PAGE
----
What is the point of the Bible?

what is the point
“I’ve read and read… but what’s the point?!”

My friend Joel* was confused and his frustration boiled over as we talked. A college student with a girlfriend and a new baby at home, Joel sincerely wanted to make better decisions for his young family. In his desperation he told me that he had begun to read the Bible for the first time in his life. And read he did!

Using a read-through-the-Bible-in-a-year approach, he bounced between much of the Old Testament and most of the gospels in only a few months’ time. But his motivation was fading–fast!

Joel’s efforts were highly commendable. In fact, many seasoned Christians would do well to learn from his diligence. But the sheer volume of new information, as well as the shuffling of the Bible’s chronology, left Joel confused. He arrived at an unfortunate conclusion:

“The Bible has no point,” he thought.

But nothing could be further from the truth. The Bible does have a main point. There are irreducible minimums–core essentials woven through its pages that combine into the greatest message anyone can know. But, like Joel, if one cannot identify and understand these truths, then trusting God’s message might seem, well… pointless.

Of all the concepts taught in Scripture, what are the core essentials people need to grasp?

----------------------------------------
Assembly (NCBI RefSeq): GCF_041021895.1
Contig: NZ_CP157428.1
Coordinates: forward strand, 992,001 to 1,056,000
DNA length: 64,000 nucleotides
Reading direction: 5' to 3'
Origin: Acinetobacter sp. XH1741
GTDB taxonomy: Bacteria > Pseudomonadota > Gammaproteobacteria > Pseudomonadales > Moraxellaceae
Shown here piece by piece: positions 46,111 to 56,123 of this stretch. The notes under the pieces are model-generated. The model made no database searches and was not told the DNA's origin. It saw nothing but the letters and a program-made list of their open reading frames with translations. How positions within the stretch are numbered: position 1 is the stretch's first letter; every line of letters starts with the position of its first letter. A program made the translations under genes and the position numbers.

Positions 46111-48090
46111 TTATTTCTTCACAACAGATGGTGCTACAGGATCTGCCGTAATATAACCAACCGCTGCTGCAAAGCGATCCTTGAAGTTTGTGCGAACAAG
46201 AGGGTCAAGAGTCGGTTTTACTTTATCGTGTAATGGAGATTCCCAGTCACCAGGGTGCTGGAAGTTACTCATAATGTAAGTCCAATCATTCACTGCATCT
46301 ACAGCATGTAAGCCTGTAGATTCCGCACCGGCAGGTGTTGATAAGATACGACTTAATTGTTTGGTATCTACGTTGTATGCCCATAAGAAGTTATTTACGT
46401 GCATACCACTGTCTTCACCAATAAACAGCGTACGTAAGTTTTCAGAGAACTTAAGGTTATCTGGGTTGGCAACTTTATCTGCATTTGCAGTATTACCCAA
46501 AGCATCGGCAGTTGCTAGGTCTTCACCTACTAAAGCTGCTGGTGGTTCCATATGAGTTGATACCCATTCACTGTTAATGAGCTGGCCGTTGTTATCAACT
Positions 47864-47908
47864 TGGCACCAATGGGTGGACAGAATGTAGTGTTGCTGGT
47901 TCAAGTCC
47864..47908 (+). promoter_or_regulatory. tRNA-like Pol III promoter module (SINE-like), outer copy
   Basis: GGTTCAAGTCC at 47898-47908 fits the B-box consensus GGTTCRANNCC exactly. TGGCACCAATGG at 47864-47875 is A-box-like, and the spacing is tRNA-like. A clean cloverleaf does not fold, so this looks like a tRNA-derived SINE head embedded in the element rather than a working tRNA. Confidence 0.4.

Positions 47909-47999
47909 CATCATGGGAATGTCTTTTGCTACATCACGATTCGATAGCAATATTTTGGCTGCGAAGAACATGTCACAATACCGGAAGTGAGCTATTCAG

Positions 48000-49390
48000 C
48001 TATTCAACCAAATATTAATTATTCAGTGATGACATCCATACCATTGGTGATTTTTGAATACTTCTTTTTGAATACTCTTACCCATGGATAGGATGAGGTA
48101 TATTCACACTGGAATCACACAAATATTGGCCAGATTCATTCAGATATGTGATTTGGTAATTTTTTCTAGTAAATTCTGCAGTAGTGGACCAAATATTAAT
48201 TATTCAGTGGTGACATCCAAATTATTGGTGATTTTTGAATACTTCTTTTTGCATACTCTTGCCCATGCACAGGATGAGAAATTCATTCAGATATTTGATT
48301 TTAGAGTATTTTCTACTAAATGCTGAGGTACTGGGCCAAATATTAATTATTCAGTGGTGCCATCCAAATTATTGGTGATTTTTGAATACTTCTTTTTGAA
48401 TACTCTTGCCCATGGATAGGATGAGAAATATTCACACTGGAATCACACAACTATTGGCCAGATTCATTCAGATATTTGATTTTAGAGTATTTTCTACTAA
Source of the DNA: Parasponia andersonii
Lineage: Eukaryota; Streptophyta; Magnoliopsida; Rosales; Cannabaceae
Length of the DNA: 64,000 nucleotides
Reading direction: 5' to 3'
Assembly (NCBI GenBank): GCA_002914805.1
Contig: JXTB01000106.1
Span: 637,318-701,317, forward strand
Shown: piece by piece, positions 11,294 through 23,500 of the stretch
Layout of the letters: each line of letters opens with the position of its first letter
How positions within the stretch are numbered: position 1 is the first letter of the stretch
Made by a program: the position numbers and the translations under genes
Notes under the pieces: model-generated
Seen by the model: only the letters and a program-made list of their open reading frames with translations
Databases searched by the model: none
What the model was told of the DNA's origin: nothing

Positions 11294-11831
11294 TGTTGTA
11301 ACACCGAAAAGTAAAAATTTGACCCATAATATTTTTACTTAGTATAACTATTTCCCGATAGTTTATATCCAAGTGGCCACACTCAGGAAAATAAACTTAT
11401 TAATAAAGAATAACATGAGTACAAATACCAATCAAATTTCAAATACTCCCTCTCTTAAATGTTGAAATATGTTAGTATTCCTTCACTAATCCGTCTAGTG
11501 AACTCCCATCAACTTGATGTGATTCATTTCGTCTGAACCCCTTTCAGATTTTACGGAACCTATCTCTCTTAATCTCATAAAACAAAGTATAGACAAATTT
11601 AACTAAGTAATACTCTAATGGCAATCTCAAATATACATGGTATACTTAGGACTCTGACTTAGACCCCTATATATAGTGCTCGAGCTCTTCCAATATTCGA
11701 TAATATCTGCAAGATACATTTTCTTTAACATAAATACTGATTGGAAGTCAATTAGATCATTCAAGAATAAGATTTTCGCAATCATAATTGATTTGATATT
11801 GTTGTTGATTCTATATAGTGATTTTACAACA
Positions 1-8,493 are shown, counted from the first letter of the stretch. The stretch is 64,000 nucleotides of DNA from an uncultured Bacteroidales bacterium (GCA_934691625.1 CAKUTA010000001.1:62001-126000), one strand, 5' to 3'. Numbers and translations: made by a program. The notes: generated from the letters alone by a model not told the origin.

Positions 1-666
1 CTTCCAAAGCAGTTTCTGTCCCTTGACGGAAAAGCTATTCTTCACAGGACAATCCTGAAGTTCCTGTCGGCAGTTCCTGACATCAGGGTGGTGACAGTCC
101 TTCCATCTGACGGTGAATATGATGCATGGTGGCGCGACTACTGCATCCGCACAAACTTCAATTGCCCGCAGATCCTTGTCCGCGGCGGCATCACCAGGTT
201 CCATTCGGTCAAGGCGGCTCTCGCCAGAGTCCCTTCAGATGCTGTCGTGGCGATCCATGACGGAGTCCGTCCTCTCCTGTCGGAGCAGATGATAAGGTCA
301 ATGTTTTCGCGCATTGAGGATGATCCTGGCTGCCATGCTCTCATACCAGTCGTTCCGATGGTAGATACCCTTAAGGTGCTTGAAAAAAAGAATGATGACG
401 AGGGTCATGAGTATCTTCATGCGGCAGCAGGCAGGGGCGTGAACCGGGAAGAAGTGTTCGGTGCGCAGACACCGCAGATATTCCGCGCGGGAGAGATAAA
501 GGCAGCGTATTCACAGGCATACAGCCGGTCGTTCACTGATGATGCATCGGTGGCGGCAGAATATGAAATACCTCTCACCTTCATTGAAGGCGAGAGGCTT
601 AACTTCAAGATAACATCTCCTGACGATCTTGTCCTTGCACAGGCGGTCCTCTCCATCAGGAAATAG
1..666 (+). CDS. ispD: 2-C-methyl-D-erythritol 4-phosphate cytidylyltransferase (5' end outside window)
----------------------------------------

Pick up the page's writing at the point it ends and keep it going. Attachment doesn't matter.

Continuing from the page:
The Bible’s core message has FOUR irreducible minimums:

1. A Holy God: God exists in all His majesty, being the Creator-Owner of the Universe. He is a loving, caring God but equally He is also a holy lawgiver. His holiness demands that His law be kept perfectly. He can have nothing to do with any lawbreaker. Only perfect people can live with a perfect God.

2. A Helpless Sinner: I was born into the world as a lawbreaker, alienated from God. I am far from perfect. God’s law says that all sin demands the death penalty. Not only do I die physically, but I face something the Bible calls the second death–an eternity of suffering in the Lake of Fire. Since I am a sinner, there is no way I can avoid death. I am helpless.

3. A Sufficient Substitute: Jesus, God Himself, came to this earth to live as a man. He was perfect–sinless. Because He had no sin of his own to die for, He could die for someone else’s sin. In His love, He died in my place–taking the consequences of my sin on Himself. As evidenced by Jesus’ resurrection, God accepted that death as an overwhelmingly sufficient payment for my sin–a fulfillment of the requirement of His holy law.

4. A Personal Faith: I believe that when Jesus died on the cross, He died in my place. I rest in the fact that He alone has saved me from the judgment on my sin. In Him, my resurrected Savior, I now have a perfection that is not my own, but is counted as mine because I trust Him. I will enjoy life with God both now and forever in Heaven.

These four irreducible minimums are the core of the gospel. We want to communicate nothing less. Our students may forget other details, but when teaching the gospel, we want to make sure that they come to grip with these essentials.